Over 20% of the entire budget for GLAS will be directed towards payments of one action the Minister for Agriculture, Simon Coveney has revealed.

Recent weeks have seen some of the most popular measures available to farmers in the first tranche of GLAS pulled from the second tranche which is set to be opened within days.

Responding to question on the move recently, the Minister said on the basis of the plans submitted for the 27,000 applications received to date under Tranche 1 of GLAS, it is clear that Ireland has already met or exceeded its targets for the entire RDP period for some GLAS actions.

These include the Low Input Permanent Pasture action and the Planting of New Hedgerows.

“For this reason, it is proposed to adjust the provision for the Low Input Permanent Pasture (LIPP) action under the second tranche of GLAS, in recognition of the fact that we have already met all our targets.

“As things stand, over 20% of the entire budget for GLAS will be directed towards payments of this one action,” he said.

However, according to the Minister, it will still be possible to take up to 10ha of either LIPP or Traditional Hay Meadow as before, but the LIPP component will be limited to 5ha.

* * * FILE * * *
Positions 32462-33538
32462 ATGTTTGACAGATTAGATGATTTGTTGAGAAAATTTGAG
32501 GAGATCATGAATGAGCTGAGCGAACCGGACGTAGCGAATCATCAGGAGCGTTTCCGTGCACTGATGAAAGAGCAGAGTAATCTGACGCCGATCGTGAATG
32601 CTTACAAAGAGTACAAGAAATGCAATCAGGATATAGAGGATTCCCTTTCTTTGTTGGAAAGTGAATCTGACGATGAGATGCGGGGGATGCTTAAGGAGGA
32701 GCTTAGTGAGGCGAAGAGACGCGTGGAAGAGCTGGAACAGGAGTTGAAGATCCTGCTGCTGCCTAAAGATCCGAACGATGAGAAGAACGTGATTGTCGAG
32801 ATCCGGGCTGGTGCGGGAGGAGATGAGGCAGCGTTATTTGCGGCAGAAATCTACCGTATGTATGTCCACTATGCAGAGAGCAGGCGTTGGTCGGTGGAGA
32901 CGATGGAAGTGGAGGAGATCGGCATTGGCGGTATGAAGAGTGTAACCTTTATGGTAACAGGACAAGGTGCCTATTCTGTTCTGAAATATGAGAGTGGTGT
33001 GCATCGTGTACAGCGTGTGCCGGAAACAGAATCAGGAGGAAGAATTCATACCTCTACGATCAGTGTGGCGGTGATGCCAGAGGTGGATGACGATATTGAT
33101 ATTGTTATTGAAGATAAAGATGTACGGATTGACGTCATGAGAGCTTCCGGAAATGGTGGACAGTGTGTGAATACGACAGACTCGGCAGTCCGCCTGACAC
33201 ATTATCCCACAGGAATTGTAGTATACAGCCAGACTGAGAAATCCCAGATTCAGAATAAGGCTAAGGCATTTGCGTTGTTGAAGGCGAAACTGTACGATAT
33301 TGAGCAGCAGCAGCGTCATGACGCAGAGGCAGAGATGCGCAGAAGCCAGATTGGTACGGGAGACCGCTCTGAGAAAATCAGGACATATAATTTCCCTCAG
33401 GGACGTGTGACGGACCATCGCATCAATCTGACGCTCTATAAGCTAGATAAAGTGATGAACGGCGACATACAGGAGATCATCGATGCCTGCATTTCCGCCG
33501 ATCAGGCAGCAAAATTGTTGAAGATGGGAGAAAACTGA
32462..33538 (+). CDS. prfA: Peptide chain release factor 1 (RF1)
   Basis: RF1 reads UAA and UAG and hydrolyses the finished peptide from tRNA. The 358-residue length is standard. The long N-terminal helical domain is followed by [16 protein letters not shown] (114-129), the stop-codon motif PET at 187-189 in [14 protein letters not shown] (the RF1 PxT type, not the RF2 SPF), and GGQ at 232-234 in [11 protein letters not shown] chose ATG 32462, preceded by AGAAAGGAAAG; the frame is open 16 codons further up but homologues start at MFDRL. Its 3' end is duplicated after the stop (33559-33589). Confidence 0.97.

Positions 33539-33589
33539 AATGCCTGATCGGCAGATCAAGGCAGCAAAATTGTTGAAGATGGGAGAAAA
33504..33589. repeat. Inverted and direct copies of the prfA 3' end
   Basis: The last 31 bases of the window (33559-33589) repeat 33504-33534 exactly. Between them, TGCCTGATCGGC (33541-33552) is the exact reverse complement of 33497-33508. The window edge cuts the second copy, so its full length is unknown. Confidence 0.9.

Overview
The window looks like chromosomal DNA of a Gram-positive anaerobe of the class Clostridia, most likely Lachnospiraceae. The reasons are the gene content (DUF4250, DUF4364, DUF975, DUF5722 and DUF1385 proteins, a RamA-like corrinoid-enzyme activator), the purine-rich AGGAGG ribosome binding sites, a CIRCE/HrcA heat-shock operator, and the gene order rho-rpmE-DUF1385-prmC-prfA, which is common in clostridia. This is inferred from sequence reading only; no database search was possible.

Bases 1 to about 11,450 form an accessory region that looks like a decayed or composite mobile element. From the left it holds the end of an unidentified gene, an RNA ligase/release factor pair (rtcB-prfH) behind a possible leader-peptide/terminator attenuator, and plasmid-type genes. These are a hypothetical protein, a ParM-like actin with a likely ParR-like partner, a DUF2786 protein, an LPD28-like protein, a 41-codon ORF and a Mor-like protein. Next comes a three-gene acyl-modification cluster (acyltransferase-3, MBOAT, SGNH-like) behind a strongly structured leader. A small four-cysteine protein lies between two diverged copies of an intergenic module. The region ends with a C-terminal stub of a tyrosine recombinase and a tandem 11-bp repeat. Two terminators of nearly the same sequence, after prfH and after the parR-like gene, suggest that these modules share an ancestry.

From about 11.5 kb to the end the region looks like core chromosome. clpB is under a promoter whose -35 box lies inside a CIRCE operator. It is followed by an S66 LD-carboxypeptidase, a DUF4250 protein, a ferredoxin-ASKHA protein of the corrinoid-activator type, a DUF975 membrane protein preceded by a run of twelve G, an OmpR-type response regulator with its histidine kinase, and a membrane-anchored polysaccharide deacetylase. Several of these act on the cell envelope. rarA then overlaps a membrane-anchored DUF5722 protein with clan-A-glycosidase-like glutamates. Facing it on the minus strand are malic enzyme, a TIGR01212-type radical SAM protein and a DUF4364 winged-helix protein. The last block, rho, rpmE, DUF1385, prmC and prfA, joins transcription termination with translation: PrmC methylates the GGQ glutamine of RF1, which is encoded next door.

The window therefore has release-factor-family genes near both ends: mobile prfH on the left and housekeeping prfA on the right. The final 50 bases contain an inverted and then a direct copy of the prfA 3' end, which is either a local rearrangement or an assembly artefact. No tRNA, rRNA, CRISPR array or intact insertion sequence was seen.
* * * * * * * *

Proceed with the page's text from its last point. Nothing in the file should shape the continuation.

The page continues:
“Instead, I would like to see more farmers avail of the Traditional Hay Meadow option, which attracts the same rate of payment,” he said.

The Minister said these proposed changes have been notified to the European Commission, as required, and their final response is expected very shortly.

He also said he does not expect the changes outlined to certain actions for Tranche 2 will seriously impinge on anyone’s ability to develop an effective GLAS plan, or to draw down the optimum payment for their farm under the new scheme.

“On the contrary, many of these changes I intend to introduce, including those for the various bird actions, will make it much easier to draw up an effective plan at farm level, he said.

‘Watered down GLAS’

IFA President Eddie Downey has accused the Minister for of attempting to water down GLAS by excluding many farmers from the second phase of the scheme, as well as taking out some key measures and reducing the impact of others.

Eddie Downey said, “While the opening of the scheme in early October is to be welcomed, making the scheme available to an additional 10,000 applicants only is a major disappointment and will lead to the exclusion of many farmers from the scheme. Minister Coveney must revisit this and allow 20,000 farmers in the next phase”.

Meanwhile, IFA’s Rural Development Chairman Flor McCarthy has said that the proposed changes to the scheme will narrow the options for many farmers.

“Limiting the low-input permanent pasture and traditional hay meadows to 5ha each will mean some farmers will get less money from the scheme,” he said.